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I tried to send a key to an application. For an easy test I just used notepad. That's what the code looks like:

[DllImport("USER32.DLL", EntryPoint = "SendMessageW", SetLastError = true,
         CharSet = CharSet.Unicode, ExactSpelling = true,
         CallingConvention = CallingConvention.StdCall)]
    public static extern bool SendMessage(IntPtr hwnd, int Msg, int wParam, int lParam);

        const int WM_KEYDOWN = 0x100;
    const int WM_a = 0x41;

        public void Press()
        Process[] p = Process.GetProcessesByName("notepad");
        IntPtr pHandle = p[0].MainWindowHandle;

        SendMessage(pHandle, WM_KEYDOWN, WM_a, 0);

But nothing happens.

My main goal is to send the key to an elevated application, but I would be happy to send it to notepad first. I want to work with SendMessage, because I want to control how long I press a button, also I don't want to have the other application in the foreground. That's the reason I am not working with SendKeys.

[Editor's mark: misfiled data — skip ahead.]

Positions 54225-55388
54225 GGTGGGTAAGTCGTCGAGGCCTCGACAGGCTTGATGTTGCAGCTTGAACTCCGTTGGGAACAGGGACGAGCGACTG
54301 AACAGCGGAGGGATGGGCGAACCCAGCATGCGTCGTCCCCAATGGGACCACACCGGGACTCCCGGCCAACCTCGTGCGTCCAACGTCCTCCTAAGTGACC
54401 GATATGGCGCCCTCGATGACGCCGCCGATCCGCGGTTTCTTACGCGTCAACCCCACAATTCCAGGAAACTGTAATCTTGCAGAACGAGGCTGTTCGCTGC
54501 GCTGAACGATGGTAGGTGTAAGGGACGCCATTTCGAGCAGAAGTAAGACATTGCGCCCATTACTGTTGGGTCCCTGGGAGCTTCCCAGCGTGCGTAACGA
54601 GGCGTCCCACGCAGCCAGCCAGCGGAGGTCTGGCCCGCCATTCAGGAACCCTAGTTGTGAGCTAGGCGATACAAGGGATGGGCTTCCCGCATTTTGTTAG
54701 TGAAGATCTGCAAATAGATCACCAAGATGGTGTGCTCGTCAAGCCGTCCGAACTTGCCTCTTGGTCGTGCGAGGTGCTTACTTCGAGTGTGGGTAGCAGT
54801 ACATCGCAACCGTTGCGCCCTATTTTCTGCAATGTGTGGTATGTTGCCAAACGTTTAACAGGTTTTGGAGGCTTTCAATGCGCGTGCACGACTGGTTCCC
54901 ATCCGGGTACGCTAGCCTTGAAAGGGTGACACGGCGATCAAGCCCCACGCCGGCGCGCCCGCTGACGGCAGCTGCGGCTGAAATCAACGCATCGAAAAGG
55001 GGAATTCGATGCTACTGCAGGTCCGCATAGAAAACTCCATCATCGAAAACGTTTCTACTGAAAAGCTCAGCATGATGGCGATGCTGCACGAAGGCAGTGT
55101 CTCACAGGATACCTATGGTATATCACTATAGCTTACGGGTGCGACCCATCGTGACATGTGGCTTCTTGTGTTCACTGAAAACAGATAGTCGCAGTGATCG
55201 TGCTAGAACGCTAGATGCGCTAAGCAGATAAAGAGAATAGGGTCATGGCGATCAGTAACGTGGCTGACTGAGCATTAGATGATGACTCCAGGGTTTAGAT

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1 Answer 1

up vote 6 down vote accepted

Several problems:

  • Your declaration is wrong, the last 2 parameters are IntPtr, not int
  • You should use PostMessage, not SendMessage
  • You are sending to the wrong window. The edit window of Notepad is a child window
  • You are forgetting to send WM_KEYUP
  • The actual letter you get will depend on the state of the Shift key

The neck shot: Vista and Win7 UIPI (User Interface Privilege Isolation) prevents a restricted process from injecting messages into an elevated process.

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